This is a question my buddy Terry asked me this week:

“If COVID were completely behind us, and it was 100% safe to travel to anywhere, where is the first place you’d choose to go shooting travel photography?

Location Italy. Green pin on the map.

It didn’t take me long to come up with an answer. Hands down, it would be Italy. Why Italy? It’s one place that pretty much has it all (as you’ll see in a moment), and because of the country’s small physical size (it’s actually smaller in size than the state of California), and its excellent train system and roadways, you can get to pretty much all of quick and easy, covering a lot of ground in a short time, without rushing around.

Italy has everything from snow-capped mountains, to gorgeous sprawling summer lakes, to hilltop villages, to ancient cities, to seaside hideaways, to big metropolitan cities, to floating cities, and landscape photo opportunities as far as the eye can see.

Here are my top picks for travel photography cities and regions in Italy:

Venice. One of the most unique cities on earth. No roads, no cars, no bikes — just canals and bridges, and wonderful architecture. It’s as close to a magical place as you can get.

Rome. Ahhhhhh, Roma. It’s got everything from ancient architecture to stunning cathedrals, from where Chariots raced to small winding alleys with quaint cafes and coffee shops. The Vatican is here, too, and a treasure to photograph inside and out. There are so many things to shoot in Rome — it, by itself, is a photographer’s paradise.

Tuscany. The hills of Tuscany — the light at dawn and dusk — the quaint villages and roads to wander for miles (er, kilometers), you could spend a month there and not see it all.

Cinque Terre. It’s a collection of five little coastal villages on the Italian Riviera that are so picturesque it looks like Disney made them. Incredible vistas, beautiful color, and charming as all get out.

The Dolomites. It’s a mountain range in Northern Italy that has become very popular with landscape and travel photographers. It’s incredible. Like a bit slice of the Swiss Alps right there in Italy.

Portofino. I’ve been there twice, and while very tiny and compact, there is still much more to be uncovered. One of the most beautiful harbor views you’ll ever see.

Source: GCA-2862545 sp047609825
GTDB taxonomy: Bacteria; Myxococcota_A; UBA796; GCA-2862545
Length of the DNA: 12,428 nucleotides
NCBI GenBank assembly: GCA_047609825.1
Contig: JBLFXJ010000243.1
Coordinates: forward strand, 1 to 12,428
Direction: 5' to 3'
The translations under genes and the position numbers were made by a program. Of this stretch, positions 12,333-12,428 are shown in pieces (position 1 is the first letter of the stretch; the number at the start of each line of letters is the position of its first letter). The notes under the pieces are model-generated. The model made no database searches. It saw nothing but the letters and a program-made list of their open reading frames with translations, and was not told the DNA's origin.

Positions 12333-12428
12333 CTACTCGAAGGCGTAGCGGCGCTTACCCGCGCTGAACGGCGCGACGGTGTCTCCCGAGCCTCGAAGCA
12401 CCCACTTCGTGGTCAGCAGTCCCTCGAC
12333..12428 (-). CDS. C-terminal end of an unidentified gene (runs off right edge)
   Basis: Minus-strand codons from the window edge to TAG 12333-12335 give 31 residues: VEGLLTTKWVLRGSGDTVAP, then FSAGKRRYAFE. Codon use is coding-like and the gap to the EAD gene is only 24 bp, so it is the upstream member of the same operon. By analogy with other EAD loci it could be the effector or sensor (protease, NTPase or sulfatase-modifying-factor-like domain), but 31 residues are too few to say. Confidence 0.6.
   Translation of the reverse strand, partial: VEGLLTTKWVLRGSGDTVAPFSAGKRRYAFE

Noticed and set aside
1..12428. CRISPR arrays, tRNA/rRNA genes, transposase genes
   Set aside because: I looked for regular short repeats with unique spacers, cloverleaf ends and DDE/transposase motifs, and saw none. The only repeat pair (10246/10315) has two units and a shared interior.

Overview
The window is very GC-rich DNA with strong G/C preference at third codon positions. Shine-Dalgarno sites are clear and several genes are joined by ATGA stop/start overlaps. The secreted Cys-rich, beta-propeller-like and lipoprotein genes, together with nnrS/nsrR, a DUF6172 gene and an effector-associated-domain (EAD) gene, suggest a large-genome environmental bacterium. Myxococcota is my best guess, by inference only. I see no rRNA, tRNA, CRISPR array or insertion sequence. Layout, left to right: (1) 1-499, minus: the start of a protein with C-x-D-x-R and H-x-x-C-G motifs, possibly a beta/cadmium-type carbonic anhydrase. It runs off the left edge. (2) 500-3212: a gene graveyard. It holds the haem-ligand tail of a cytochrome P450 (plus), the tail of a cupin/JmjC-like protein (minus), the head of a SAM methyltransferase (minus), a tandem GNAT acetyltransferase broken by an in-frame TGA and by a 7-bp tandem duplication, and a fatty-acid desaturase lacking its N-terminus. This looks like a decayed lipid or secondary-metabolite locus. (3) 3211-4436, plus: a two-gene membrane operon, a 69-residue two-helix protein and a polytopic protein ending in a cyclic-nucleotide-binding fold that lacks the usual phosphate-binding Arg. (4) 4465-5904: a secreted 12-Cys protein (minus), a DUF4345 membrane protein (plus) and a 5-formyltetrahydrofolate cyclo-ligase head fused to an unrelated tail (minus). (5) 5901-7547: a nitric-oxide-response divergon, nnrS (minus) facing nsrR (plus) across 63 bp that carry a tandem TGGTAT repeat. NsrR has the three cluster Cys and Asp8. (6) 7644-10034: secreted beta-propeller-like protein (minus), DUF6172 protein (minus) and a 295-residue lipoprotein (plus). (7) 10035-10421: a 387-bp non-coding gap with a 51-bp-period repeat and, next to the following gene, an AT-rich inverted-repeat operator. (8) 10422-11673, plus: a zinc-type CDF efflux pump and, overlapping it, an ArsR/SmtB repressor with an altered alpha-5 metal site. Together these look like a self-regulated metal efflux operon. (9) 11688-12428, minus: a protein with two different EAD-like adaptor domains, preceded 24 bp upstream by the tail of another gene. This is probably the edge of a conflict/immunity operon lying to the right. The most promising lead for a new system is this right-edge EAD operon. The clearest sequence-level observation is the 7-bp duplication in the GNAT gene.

Sienna. It’s a hilltop village deep in the heart of Tuscany, and while it takes a few stairs to get up there, once there, you’ll be rewarded with many photographic opportunities. How cool is it that people live there and wake up each day surrounded by this magical place?

Luca. It’s another amazing town in Tuscany, with a unique circular town square that’s…well…it’s not square, and surrounded by charming buildings.

Florence. With its famous bridge extending over the river, and the amazing Santa Maria del Fiore cathedral dome rising over the city (not to mention the statue of David), so many people fall deeply in love with Florence and return to it again and again.

The Amalfi Coast. Another area with the most charming seaside villages, incredible views, places you’d want to move there to live, and so many wonderful shooting opportunities around every corner.

Pisa. Yup, the place with the Leaning Tower, and it’s cooler to see (and shoot) in person than you’d think, and the drive there (from wherever you are in Italy), is just beautiful.

Lake Garda. Another Northern Italy locale that is so charming and interesting and just fun. You’ll find a ton to shoot along the road that rings the lakes, winding through cute little storybook villages. You’ll dig it.

You’re crazy close to the South of France. When you’re in Portofino and Cinque Terra, you’re literally just three hours by car from a whole ‘nuther world — the South of France (Cannes, Nice, Marseilles, Saint-Tropez, and Monte Carlo is right there, too), and it’s so different than Italy but completely charming and awesome. You’re also pretty close to the rolling Lavender fields of Valensole — just a short drive and so worth it at the right time of year. Heck, it’s worth it in the off season.

Plus, have I mentioned Naples, or Genoa, or the super vibrant colors of Burano (seen above – just outside Venice) or Capri, or Ravello, or San Gimignano? I could go on and on because there are so many incredible places everywhere you roam in this amazing country. There’s still so many places in Italy I haven’t been, and I want to capture a piece of them all. :)

The Italian people are warm and wonderful

It’s one of the things that just takes any trip to Italy over the top. The language is among the easiest to learn (well, for Americans anyway), but almost all the folks you’ll deal with in your travels speak some (or a lot) of English anyway, so you don’t have to worry too much about the language barrier. In face, I’d say it’s not a barrier at all.